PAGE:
Analysis |

A Week to Election, Israel, U.S. Make Play at Legitimizing Settlements Before It May Be Too Late

The deal expanding U.S. scientific cooperation to the West Bank settlements suggests that Netanyahu and Adelson are not relying on a miracle on November 3

Noa Landau
Noa Landau
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U.S Ambassador to Israel David Friedman looks on as Prime Minister Benjamin Netanyahu speaks at a ceremony at Ariel University, October 28, 2020.
U.S Ambassador to Israel David Friedman looks on as Prime Minister Benjamin Netanyahu speaks at a ceremony at Ariel University, October 28, 2020.Credit: Emil Salman
Noa Landau
Noa Landau

A common saying in Judaism is: “We don’t rely on miracles.” Prime Minister Benjamin Netanyahu and U.S Ambassador to Israel David Friedman know it even better than most people. For four years they have been creating a long list of their own miracles that were all made possible for them thanks to he who sits on high in the White House.

So about a week before the most crucial election in the history of the United States, and maybe the world, the two have hurried to safeguard in ink what may be the very last opportunistic grab in the settlements – just in case the Trump administration episode nonetheless soon reaches its end. Because you don’t rely on a miracle to keep him in office.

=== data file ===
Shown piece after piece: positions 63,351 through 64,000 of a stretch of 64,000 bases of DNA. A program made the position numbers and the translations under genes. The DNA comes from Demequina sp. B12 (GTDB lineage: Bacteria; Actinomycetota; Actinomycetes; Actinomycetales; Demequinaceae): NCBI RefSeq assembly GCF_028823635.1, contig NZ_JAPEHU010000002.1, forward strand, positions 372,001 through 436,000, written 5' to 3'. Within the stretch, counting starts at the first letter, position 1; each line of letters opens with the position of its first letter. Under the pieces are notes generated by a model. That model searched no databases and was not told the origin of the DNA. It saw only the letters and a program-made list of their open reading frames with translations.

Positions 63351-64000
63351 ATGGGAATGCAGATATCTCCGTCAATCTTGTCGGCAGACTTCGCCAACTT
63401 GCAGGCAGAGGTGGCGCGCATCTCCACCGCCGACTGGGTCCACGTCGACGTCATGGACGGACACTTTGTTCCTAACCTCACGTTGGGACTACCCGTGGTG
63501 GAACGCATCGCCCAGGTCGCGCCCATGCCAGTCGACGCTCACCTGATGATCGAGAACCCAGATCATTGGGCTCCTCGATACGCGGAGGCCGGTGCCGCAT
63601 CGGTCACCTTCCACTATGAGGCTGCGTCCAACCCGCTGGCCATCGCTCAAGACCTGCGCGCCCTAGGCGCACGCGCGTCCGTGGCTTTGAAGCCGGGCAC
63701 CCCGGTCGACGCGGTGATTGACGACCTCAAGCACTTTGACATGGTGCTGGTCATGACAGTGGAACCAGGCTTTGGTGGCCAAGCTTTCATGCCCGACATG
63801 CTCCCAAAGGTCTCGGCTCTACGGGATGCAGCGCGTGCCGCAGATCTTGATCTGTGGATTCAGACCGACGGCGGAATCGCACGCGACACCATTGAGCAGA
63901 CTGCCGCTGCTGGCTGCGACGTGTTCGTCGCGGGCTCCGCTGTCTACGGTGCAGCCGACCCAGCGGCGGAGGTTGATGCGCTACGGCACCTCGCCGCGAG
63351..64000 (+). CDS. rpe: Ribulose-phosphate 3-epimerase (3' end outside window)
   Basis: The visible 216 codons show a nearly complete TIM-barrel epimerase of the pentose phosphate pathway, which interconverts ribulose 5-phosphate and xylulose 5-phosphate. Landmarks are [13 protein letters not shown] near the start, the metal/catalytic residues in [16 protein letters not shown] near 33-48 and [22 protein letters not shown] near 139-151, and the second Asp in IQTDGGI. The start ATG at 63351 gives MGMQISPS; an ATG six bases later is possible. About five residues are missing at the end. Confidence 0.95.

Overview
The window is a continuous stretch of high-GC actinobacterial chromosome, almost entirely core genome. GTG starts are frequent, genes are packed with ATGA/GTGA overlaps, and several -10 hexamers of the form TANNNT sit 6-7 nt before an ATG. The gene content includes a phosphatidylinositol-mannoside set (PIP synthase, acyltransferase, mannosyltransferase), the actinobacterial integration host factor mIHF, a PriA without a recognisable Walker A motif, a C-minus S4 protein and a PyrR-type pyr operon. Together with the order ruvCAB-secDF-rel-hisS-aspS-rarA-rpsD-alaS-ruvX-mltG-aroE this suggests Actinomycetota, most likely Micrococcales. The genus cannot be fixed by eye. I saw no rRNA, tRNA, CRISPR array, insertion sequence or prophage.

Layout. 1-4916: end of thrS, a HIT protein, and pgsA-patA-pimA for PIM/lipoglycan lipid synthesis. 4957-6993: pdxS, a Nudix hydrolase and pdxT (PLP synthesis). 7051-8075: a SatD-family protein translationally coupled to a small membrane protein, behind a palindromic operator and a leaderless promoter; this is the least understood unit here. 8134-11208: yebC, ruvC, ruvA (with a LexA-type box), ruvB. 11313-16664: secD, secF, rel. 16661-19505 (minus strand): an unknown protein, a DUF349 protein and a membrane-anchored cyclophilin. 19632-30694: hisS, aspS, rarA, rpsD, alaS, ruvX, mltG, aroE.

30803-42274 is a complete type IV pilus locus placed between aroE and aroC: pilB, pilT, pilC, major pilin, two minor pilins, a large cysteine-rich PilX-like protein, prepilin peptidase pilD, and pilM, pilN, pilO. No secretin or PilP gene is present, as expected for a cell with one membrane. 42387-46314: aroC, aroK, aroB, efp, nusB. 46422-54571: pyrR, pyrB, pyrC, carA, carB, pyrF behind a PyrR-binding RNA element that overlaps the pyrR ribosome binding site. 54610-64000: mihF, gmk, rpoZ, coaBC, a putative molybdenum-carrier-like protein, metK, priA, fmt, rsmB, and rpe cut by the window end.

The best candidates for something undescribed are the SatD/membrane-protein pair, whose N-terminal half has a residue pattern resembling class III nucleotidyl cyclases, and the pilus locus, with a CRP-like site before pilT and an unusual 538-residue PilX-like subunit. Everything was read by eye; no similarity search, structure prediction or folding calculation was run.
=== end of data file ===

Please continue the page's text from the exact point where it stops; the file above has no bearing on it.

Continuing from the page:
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Revoking the U.S. ban on scientific cooperation in the territories has been on the burner for over a year, back when Secretary of State Mike Pompeo declared that the West Bank settlements were not necessarily violating international law in Washington’s eyes. The intent of the declaration was to get rid of a legal opinion by the State Department from 1978 that contradicted this, and to do so ahead of the announcement of Trump’s so-called deal of the century and other moves toward American legitimization of the settlements.

As the first practical product of Pompeo’s declaration, a plan was made at the time between Israel and the U.S. to revoke the “geographic restrictions” in three scientific cooperation agreements from the 1970s. These agreements did not include the territories Israel captured in the West Bank and Golan Heights. They funded thousands of joint projects through the years at a sum of over $1.4 billion, though the European Union funds more than this and still excludes the settlements.

It is, of course, no coincidence that this agreement was signed on the campus of Ariel University, which is, given its location in the large settlement, the biggest potential winner from the change. It is also no coincidence that behind this initiative stands another individual who does not put his trust in miracles. That is the person who has connected all the dots in the political picture of our lives today, the one who has been the biggest supporter over the years of Ariel University, Donald Trump and Benjamin Netanyahu: Sheldon Adelson. According to sources with knowledge of the matter, he was one of the main people who pushed to alter the agreements before the U.S. election next week.